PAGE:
ASTMH Annual Meeting 2020blog
ASTMH President Joel Breman at #TropMed20: Seeking Guidance from Smallpox Eradication in a “Year Like No Other”
By: Matthew Davis, Burness
The unique control and eradication strategies deployed 40 years ago in Africa to vanquish smallpox offer a roadmap for the principles and practices essential to the control of the COVID-19 pandemic, said outgoing ASTMH President Joel G. Breman, MD, DTPH, in his salutary President’s address at #TropMed20.
“The innovations applied in Africa resulted in the eradication of smallpox,” Breman said. “Those being developed by African colleagues today will help us control COVID and other perils now and in the future.”
He noted that the key measures that helped vanquish smallpox—which Breman said resembled COVID-19 in that it was a respiratory disease transmitted by large droplets—remain especially valuable today. They included:
- Rigorous case tracking to break the chain of transmission. Breman described how the smallpox campaign included a village by village search for cases, screening at festivals and the Mecca pilgrimage, and monetary rewards for reporting confirmed cases.
- Developing creative ways to make the best use of limited vaccine supplies, including the now famous “ring” approach. Breman recounted how, during a vaccination shortage in Nigeria, vaccines were used only for a ring of family members and close contacts in the vicinity of smallpox patients. The result: a “cluster of outbreaks in eastern Nigeria completely melted.”
- Strong central leadership at WHO. He commended the organization for applying a flexible strategy informed by a constant infusion of new evidence and supported by country plans tailored to local conditions.
- Deploying well-trained field staff. Breman said West and Central African eradication programs were managed by a cadre of experts “conversant with logistics, communications, transport, personnel and equipment—especially proper storage of vaccines.”
“Personnel from over 70 countries worked as international civil servant leaders in endemic countries serving the goals of the eradication program, rather than their own national agenda,” he said. “The importance of international cooperation must be emphasized.”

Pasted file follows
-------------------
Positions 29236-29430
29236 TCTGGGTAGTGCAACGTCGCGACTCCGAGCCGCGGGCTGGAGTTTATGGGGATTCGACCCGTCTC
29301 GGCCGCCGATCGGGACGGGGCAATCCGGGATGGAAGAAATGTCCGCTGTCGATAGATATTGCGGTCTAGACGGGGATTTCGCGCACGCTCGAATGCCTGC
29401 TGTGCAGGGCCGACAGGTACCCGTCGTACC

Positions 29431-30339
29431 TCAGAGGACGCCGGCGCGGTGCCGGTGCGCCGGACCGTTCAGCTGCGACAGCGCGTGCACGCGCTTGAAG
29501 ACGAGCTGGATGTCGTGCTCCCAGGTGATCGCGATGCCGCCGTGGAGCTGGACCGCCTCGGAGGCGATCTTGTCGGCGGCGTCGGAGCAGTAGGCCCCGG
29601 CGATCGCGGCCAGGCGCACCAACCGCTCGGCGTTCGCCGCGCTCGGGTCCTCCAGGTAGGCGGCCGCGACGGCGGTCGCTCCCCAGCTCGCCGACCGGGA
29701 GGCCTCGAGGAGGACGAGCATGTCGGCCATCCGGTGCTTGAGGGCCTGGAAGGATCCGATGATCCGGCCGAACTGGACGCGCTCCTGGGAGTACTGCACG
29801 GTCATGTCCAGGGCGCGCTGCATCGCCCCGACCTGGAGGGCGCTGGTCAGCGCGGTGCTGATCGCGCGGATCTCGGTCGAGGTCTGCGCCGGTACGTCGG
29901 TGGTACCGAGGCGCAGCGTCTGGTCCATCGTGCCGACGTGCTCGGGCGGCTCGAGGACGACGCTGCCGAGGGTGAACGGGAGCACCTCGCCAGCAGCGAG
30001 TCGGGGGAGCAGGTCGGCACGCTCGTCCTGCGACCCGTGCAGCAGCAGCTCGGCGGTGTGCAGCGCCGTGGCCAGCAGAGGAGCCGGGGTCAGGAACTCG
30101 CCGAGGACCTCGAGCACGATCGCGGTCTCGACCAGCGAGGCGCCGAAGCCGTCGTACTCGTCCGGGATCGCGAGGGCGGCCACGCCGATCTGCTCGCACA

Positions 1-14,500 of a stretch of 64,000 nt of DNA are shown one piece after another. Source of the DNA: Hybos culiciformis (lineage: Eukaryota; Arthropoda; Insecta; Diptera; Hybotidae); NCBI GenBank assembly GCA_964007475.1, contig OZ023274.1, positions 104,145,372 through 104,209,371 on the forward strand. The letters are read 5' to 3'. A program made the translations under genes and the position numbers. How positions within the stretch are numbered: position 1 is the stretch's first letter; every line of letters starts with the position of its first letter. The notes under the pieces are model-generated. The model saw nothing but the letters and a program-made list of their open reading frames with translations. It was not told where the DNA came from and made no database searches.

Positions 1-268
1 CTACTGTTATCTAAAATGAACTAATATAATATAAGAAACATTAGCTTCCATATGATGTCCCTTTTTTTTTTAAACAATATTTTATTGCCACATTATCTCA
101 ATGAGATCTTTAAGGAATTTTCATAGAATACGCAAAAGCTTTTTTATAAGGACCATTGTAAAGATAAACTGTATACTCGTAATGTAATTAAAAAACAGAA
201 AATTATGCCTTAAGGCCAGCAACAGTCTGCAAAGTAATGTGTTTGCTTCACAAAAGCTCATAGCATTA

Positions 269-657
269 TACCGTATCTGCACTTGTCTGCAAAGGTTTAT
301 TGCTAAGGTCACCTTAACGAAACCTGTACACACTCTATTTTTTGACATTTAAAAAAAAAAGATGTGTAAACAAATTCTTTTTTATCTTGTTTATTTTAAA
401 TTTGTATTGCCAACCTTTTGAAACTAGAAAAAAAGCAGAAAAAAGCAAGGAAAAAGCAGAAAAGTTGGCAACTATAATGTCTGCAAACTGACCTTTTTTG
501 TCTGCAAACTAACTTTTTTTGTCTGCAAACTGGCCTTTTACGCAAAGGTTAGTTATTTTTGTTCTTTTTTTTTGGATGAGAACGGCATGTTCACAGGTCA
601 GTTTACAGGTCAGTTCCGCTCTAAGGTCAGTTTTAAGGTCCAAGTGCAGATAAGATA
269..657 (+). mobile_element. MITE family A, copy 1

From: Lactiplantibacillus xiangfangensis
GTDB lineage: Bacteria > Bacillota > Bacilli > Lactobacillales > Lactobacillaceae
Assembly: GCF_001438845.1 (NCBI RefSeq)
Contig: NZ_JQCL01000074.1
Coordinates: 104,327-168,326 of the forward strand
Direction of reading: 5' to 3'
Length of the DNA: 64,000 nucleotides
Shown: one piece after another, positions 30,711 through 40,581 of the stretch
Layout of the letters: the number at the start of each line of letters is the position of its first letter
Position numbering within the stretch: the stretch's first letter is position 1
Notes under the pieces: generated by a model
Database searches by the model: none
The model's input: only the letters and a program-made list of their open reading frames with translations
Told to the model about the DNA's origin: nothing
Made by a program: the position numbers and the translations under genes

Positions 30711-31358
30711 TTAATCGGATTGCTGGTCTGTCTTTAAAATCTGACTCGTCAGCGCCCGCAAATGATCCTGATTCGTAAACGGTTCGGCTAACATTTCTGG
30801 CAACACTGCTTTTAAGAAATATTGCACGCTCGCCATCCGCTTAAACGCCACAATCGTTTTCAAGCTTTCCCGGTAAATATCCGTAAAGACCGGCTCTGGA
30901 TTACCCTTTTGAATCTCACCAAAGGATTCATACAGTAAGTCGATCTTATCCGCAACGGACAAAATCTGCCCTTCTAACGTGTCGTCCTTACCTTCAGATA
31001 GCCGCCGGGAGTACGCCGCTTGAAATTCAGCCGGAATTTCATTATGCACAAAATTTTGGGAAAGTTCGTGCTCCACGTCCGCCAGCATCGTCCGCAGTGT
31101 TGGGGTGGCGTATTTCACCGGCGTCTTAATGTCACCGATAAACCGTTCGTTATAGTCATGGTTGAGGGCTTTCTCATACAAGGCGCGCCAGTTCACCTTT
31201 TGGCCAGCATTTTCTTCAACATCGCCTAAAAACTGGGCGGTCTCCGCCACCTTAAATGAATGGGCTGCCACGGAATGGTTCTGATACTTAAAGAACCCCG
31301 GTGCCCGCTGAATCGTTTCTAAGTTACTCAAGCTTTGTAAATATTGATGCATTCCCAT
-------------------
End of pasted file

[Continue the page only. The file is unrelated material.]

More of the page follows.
Breman took his audience on a journey through the history of smallpox. He described evidence from the mummified corpse of Pharaoh Ramses V, who died in 1157 BCE, indicating that he was the first known smallpox patient. Breman then traced the disease over the ensuing centuries as the spread of religion and trade across North Africa and south into sub-Saharan Africa also spread smallpox.
He noted that starting in the 1920s, there were nascent efforts to offer smallpox vaccinations in West Africa. But Breman said vaccine success rates—hampered by a liquid product that was not heat stable—were often below 50 percent.
He credited new innovations achieved decades later with eventually allowing immunization success rates to reach over 95 percent. They included heat-stable freeze-dried vaccines, a device that could inject the vaccine directly into the skin, and a bifurcated needle that could catch a drop of vaccine between its prongs.
Breman said, ultimately, it was the use of so many different strategies and innovations, in combination with strong political commitments, that made smallpox the first and still only human disease to be eradicated. He noted that the last naturally transmitted case of smallpox was documented in Merca, in coastal Somalia, on October 26, 1977.
Breman acknowledged during the opening of his address the extraordinary circumstances that required the ASTMH Annual Meeting, for the first time, to adopt a virtual format. He thanked Scientific Program Chair (and ASTMH President-elect) Dan Bausch, MD, MPH&TM; Assistant Scientific Program Chair Stephanie Yanow, PhD; and Lyn Maddox, the Society’s Vice President for Meetings, for their leadership. He also called out ASTMH CEO Karen Goraleski and her staff for maintaining advocacy for global health research and control programs during this difficult year.
“This year has been like no other in our history—the COVID-19 pandemic has challenged us in every way,” Breman said. “We have responded to the assaults on science through writing for our Journal and for other journals, joining like-minded societies with statements to the press, and appealing directly to decision makers.”
By: Rebecca Mandt, Phd Candidate, Harvard University
By: Maria Luísa Simões, Phd, Johns Hopkins University